JAKARTA, INDONESIA — Indonesia says it will use its new position on the U.N. Security Council to focus attention on the Israel-Palestinian conflict. But observers say Jakarta should use its seat to put forward a broader range of issues affecting Muslims and the agenda of developing countries.
Indonesia officially became a non-permanent member of the U.N. Security Council Jan. 1, along with four other countries: South Africa, Belgium, Dominican Republic and Germany.
Four areas and Palestine
During their candidacy, Indonesia pledged to focus on four issues. The Indonesian Foreign Minister Retno Marsudi reiterated that they will focus on strengthening the peace ecosystem and global stability, enhancing synergy between regional organizations with the Security Council in keeping the peace, facing the international challenge of terrorism, and establishing a global partnership.
“Other than that, the issue in Palestine will also become Indonesia’s focus as non-permanent member in the U.N. Security Council,” the minister said.
“Indonesia is very concerned with the countries that changed their stance and it is against some of the U.N. resolutions that should be the basis of solving the Israel-Palestine conflict,” she added.
Fitri Bintang Timur, a researcher at the Center for Strategic and International Studies (CSIS) in Jakarta said it is an opportunity to put forward issues that are important not only for Indonesia, but for countries with similar political interests.
“For example middle-power countries and Islamic countries. Indonesia can encourage interventions that are important. Issues such as Palestine, Syria or Myanmar can be handled through an agreement,” she told VOA.
Rohingya and ASEAN
Indonesian can play a part, not only with the Palestine-Israel conflict, in solving the Rohingya crisis in Myanmar, said Hikmahanto Juwana, a professor of International Law at the University of Indonesia.
“But that also depends on the U.N.’s intensity in their involvement in the Rohingya issue. We hoped that we could’ve solved it within a regional organization. But ASEAN has already tried and failed, so I think it’s necessary to discuss it in an international forum,” he said.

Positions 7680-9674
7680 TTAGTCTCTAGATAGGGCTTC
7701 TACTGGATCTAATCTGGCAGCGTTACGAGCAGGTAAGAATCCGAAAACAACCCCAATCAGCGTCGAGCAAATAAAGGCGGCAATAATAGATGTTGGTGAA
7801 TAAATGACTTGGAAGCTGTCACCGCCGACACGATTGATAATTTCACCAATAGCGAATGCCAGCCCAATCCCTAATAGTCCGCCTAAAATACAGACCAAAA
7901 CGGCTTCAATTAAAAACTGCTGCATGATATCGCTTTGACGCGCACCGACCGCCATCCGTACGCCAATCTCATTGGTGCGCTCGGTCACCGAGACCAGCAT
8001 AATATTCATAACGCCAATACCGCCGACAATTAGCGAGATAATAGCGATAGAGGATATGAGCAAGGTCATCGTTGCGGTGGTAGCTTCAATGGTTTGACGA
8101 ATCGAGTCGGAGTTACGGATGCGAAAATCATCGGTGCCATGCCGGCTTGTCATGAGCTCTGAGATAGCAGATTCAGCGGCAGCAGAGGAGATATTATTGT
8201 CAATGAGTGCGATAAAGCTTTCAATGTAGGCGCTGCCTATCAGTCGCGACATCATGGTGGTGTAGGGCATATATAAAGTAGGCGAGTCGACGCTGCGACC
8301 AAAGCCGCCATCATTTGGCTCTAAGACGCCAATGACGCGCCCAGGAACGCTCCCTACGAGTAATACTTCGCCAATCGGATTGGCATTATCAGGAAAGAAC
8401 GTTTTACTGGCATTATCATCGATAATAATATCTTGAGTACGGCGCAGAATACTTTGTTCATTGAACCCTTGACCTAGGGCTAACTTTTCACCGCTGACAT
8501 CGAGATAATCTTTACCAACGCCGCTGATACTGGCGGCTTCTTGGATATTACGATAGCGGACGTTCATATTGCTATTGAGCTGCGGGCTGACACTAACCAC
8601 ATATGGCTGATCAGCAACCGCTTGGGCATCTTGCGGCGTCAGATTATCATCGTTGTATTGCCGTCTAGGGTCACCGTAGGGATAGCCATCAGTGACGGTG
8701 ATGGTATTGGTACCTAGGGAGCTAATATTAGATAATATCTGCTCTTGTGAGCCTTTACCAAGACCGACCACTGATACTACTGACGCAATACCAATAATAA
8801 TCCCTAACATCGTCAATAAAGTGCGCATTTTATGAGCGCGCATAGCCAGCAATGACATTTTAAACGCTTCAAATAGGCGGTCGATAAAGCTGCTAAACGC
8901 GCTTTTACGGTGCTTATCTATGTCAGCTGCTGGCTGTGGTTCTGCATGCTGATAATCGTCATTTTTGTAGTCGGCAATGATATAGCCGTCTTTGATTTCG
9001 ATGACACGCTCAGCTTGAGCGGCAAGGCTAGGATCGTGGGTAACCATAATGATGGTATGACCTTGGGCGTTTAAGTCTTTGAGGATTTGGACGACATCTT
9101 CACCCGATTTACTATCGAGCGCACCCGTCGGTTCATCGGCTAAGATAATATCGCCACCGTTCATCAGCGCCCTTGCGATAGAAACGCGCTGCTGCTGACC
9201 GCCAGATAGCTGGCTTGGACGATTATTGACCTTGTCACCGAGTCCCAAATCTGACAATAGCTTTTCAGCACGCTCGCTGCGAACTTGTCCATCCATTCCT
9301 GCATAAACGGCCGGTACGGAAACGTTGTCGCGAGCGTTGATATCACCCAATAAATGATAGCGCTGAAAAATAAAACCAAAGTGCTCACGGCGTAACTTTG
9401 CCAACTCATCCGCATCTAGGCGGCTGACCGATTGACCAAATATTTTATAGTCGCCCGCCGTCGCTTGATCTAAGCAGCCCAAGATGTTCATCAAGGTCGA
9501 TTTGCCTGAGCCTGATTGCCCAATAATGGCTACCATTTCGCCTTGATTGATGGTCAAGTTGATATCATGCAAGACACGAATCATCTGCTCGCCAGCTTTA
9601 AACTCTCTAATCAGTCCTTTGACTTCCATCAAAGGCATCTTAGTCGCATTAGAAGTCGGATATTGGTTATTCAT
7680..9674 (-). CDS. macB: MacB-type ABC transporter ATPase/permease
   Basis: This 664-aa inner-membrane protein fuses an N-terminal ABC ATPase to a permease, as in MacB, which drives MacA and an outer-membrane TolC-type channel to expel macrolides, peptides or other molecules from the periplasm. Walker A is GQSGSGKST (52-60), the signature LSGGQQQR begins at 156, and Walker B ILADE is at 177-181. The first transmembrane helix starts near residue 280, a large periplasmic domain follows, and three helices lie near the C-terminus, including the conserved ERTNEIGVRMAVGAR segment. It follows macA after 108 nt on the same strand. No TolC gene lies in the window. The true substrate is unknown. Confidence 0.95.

Juwana mentioned that discussion on the Rohingya has started in the U.N. and it has sent a special rapporteur to Myanmar.
But he said that bringing up the issue involving a fellow ASEAN member state will also be difficult.
“The problem in ASEAN is because the member states must have a consensus in an issue and that they have non-interference principle,” Juwana told VOA.
Nevertheless, Marsudi said in a press statement Wednesday that Indonesia will continue to contribute so that the Rohingya issue in Rakhine State will make progress.
Timur, of CSIS, said that in this case Indonesia could serve as a buffer for Myanmar when the U.N. decides to intervene in the Rohingya crisis.
“In that case, Indonesia can say that intervention must be done through a regional organization within ASEAN. Then Indonesia can create a regional approach through lobbying, to solve the humanitarian conflict the ASEAN way,” she said.
And that will put Indonesia in a leadership position in ASEAN. Timur explained that without any Southeast Asian representative in the Security Council, it would be easier for them to make an agreement that might undermine ASEAN.
“But now Indonesia is a non-permanent member, they can lobby the UNSC,” she added.
Moderate voice of the Muslim world
Timur further explained that as a Muslim majority country, Indonesia could portray and voice a more moderate view of Islam. And its position would play out well in the lobbying on conflicts in other Muslim countries.
“Such as the situation in the Middle East or conflict in Yemen,” Timur said.
But Indonesia’s role as a non-permanent member largely depends on the capacity of the diplomats posted at the U.N.
Juwana said the current foreign policy under President Joko “Jokowi” Widodo’s leadership focuses more on bilateral relations rather than multilateral.
“Our foreign policy must be increased in capacity and deploy skillful diplomats,” he said.
But Marsudi said the Indonesian team at the U.N. has been strengthened since October 2018.
“Moreover, Indonesia will hold the presidency of security council on May 2019 and in the middle of 2020,” she added.
Other than contributions in discussions and lobbying, Indonesia will also send 4,000 peacekeepers by 2019. Indonesia currently has 3,500 peacekeepers on different missions with the U.N.
Marsudi also said Jakarta will send more women peacekeepers from Indonesia, especially in conflict areas where many of the victims are women and children.
“As of now only 3 percent of the total number U.N. peacekeepers from Indonesia are women,” she said.
Change of leadership in Indonesia
The foreign minister said she had to lobby all members of the U.N. for three years before Indonesia finally won the post against Maldives with 144 votes out of 198. She added the landslide victory showed that Indonesia has gained credibility in international diplomacy.
But Timur warned the current presidential election campaign should not undermine the work of Indonesia in the U.N. Security Council.
“I’m afraid that things can change depending on the next presidency. We may have a different president, or if not a different minister who might not be as active in the international forum so we’ll see,” she said.